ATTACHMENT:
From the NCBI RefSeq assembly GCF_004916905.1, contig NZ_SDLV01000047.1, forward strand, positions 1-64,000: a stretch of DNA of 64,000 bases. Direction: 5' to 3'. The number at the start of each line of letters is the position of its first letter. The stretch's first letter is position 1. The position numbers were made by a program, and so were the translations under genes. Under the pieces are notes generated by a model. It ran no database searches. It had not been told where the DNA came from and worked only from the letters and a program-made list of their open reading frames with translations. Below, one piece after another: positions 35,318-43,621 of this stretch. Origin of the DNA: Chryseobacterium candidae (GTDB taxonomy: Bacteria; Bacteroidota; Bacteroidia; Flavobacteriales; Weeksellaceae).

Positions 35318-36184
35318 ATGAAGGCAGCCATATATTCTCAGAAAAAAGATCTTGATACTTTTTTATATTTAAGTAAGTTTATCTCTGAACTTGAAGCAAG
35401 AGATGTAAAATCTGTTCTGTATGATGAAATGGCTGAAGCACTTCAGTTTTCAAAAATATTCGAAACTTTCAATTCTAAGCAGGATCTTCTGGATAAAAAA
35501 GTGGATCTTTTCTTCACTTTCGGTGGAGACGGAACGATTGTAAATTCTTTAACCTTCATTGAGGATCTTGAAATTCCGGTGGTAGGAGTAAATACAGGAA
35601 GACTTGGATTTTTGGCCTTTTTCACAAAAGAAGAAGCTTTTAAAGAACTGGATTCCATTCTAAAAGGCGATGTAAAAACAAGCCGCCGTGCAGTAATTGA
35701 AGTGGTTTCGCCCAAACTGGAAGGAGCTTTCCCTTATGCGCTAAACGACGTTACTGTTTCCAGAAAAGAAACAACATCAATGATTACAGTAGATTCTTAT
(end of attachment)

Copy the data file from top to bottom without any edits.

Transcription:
From the NCBI RefSeq assembly GCF_004916905.1, contig NZ_SDLV01000047.1, forward strand, positions 1-64,000: a stretch of DNA of 64,000 bases. Direction: 5' to 3'. The number at the start of each line of letters is the position of its first letter. The stretch's first letter is position 1. The position numbers were made by a program, and so were the translations under genes. Under the pieces are notes generated by a model. It ran no database searches. It had not been told where the DNA came from and worked only from the letters and a program-made list of their open reading frames with translations. Below, one piece after another: positions 35,318-43,621 of this stretch. Origin of the DNA: Chryseobacterium candidae (GTDB taxonomy: Bacteria; Bacteroidota; Bacteroidia; Flavobacteriales; Weeksellaceae).

Positions 35318-36184
35318 ATGAAGGCAGCCATATATTCTCAGAAAAAAGATCTTGATACTTTTTTATATTTAAGTAAGTTTATCTCTGAACTTGAAGCAAG
35401 AGATGTAAAATCTGTTCTGTATGATGAAATGGCTGAAGCACTTCAGTTTTCAAAAATATTCGAAACTTTCAATTCTAAGCAGGATCTTCTGGATAAAAAA
35501 GTGGATCTTTTCTTCACTTTCGGTGGAGACGGAACGATTGTAAATTCTTTAACCTTCATTGAGGATCTTGAAATTCCGGTGGTAGGAGTAAATACAGGAA
35601 GACTTGGATTTTTGGCCTTTTTCACAAAAGAAGAAGCTTTTAAAGAACTGGATTCCATTCTAAAAGGCGATGTAAAAACAAGCCGCCGTGCAGTAATTGA
35701 AGTGGTTTCGCCCAAACTGGAAGGAGCTTTCCCTTATGCGCTAAACGACGTTACTGTTTCCAGAAAAGAAACAACATCAATGATTACAGTAGATTCTTAT